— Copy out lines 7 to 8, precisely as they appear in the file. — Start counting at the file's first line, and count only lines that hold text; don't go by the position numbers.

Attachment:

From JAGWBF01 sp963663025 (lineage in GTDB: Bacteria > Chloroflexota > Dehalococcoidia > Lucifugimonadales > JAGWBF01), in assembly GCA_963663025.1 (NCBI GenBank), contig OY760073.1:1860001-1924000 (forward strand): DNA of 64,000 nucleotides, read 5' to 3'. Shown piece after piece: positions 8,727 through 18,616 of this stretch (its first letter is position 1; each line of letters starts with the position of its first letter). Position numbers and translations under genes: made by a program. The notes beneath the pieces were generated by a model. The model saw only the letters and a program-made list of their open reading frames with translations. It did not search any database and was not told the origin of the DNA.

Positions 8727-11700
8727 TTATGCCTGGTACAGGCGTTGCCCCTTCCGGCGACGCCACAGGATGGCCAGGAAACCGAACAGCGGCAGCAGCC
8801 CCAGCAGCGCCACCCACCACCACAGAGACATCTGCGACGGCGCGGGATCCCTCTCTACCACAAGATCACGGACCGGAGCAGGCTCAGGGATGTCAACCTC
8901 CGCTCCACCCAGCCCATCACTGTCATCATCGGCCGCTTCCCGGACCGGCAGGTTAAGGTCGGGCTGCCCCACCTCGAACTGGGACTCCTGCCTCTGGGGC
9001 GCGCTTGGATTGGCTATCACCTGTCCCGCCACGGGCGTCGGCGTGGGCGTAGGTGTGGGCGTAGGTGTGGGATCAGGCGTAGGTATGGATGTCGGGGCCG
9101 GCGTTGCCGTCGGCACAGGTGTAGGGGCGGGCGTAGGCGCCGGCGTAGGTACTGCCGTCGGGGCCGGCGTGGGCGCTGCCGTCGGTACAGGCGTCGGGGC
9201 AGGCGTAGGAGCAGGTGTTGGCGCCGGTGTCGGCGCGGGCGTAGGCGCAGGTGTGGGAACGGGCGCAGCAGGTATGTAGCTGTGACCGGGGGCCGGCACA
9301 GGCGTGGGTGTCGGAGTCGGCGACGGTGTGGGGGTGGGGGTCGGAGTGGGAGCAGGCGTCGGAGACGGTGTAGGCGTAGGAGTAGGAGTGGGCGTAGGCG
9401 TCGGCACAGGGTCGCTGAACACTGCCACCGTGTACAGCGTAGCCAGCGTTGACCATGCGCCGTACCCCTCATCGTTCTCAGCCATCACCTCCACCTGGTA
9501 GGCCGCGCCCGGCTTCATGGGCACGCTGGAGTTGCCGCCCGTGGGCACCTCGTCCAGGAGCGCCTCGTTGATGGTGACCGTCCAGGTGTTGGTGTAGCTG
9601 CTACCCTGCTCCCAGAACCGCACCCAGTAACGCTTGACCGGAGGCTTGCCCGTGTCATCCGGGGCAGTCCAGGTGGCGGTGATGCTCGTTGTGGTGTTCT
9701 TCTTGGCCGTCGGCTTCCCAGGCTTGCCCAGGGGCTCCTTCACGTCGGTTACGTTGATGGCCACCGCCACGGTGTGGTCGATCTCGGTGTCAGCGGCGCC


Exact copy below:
9101 GCGTTGCCGTCGGCACAGGTGTAGGGGCGGGCGTAGGCGCCGGCGTAGGTACTGCCGTCGGGGCCGGCGTGGGCGCTGCCGTCGGTACAGGCGTCGGGGC
9201 AGGCGTAGGAGCAGGTGTTGGCGCCGGTGTCGGCGCGGGCGTAGGCGCAGGTGTGGGAACGGGCGCAGCAGGTATGTAGCTGTGACCGGGGGCCGGCACA